|Title:||Ethnic variations in dementia: the contributions of cardiovascular, psychosocial and neuropsychological factors|
|Journal:||Dement Geriatr Cogn Disord|
|Alternate Journal:||Dementia and geriatric cognitive disorders|
|Abstract:||BACKGROUND: Ethnic variations in dementia rate have been reported worldwide. Understanding these differences is vital for aetiological research, clinical care and health service planning. While age and gender have been consistently implicated, the reasons behind interethnic variation remain unclear. METHOD: We used data from the Singapore National Mental Health Survey (Elderly) in 2003, a cross-sectional population-based study to investigate the extent to which differences in cardiovascular risk factors, psychosocial factors and cognitive functional status contributed to ethnic differences in dementia prevalence among Chinese, Malays and Indians. RESULTS: Ethnic differences in dementia prevalence (4.2% in Chinese, 9.4% in Malays and 8.8% in Indians) were not explained by differences in gender, age and education (Malays vs. Chinese: adjusted OR = 3.11; Indians vs. Chinese: OR = 4.30). Differences in cardiovascular factors, depression or leisure time activities contributed modestly to the differences, but the OR remained significantly elevated. Differences in Mini-Mental State Examination scores contributed the most to explaining the ethnic differences (Malays vs. Chinese: adjusted OR = 0.73; Indians vs. Chinese: OR = 1.18). CONCLUSION: Cognitive functional reserve accounted for much of the ethnic differences in dementia prevalence and its assessment has implications for the detection and treatment of dementia in multiethnic populations.|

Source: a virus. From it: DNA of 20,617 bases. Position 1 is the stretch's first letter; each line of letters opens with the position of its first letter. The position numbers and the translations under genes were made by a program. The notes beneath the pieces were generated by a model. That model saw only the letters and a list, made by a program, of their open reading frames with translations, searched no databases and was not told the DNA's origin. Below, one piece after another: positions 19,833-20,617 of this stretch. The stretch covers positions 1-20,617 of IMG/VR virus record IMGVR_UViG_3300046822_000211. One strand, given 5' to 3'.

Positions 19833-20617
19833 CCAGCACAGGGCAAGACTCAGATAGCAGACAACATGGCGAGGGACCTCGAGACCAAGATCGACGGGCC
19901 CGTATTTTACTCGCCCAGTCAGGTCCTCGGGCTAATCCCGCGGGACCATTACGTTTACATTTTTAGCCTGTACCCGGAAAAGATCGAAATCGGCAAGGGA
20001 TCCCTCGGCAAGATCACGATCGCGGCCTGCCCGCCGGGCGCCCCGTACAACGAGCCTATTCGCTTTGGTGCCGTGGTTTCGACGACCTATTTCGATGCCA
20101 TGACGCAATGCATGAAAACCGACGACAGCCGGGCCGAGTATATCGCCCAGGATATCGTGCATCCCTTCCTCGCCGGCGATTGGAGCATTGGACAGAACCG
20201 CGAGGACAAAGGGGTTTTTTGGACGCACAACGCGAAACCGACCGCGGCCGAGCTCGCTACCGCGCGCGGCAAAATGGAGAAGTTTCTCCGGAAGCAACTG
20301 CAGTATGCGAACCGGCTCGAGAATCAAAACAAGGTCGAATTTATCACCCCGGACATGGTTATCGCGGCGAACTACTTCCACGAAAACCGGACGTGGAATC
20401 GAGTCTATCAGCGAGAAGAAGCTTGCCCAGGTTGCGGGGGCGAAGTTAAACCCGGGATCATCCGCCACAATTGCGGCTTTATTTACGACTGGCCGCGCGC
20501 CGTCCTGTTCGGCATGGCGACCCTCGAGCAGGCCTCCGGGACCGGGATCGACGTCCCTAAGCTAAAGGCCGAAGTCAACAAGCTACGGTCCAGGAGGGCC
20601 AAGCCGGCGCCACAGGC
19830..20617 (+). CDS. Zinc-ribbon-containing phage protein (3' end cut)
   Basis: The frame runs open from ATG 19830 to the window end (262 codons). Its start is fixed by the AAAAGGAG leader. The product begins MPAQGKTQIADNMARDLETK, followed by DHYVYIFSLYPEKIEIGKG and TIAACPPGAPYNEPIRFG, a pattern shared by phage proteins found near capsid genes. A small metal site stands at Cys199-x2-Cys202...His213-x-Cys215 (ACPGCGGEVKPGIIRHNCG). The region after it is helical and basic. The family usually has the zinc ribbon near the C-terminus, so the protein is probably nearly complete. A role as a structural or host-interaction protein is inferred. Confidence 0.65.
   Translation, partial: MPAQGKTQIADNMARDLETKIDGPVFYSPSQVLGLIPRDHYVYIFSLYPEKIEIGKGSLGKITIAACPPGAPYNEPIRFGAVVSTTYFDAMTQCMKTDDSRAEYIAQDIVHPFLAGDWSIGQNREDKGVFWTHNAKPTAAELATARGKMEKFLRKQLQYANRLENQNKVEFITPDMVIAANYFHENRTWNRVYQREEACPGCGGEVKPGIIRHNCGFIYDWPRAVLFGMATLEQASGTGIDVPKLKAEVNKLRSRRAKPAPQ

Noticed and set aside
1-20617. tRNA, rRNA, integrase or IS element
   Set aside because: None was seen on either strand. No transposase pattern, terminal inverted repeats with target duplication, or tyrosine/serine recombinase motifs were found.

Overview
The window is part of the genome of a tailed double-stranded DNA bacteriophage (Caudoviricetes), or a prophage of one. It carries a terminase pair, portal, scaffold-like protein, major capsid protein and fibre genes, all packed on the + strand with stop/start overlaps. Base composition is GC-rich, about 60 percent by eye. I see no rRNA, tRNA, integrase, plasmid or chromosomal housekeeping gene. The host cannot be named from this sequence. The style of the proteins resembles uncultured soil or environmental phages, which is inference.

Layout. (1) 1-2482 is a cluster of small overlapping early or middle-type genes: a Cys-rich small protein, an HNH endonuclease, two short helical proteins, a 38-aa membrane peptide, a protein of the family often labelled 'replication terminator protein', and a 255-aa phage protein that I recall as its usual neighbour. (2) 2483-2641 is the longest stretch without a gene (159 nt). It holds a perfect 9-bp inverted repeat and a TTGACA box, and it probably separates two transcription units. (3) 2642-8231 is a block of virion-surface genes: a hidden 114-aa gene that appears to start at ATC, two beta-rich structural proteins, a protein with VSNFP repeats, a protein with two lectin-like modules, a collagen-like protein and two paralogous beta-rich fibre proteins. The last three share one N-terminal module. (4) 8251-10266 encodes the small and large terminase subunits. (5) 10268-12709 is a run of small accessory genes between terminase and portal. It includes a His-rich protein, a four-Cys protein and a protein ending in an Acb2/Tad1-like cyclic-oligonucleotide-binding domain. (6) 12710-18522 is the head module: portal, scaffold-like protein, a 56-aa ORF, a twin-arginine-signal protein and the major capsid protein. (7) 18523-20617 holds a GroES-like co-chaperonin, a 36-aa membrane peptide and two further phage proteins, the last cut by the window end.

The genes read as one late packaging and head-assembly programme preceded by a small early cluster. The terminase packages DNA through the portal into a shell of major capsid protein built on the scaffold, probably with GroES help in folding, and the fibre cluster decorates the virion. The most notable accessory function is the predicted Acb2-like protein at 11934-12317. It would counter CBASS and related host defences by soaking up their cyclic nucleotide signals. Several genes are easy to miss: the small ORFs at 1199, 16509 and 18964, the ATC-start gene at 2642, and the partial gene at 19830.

|Authors Address:||Gerontological Research Programme|
Faculty of Medicine
National University of Singapore
|Appears in Collections:||2010|
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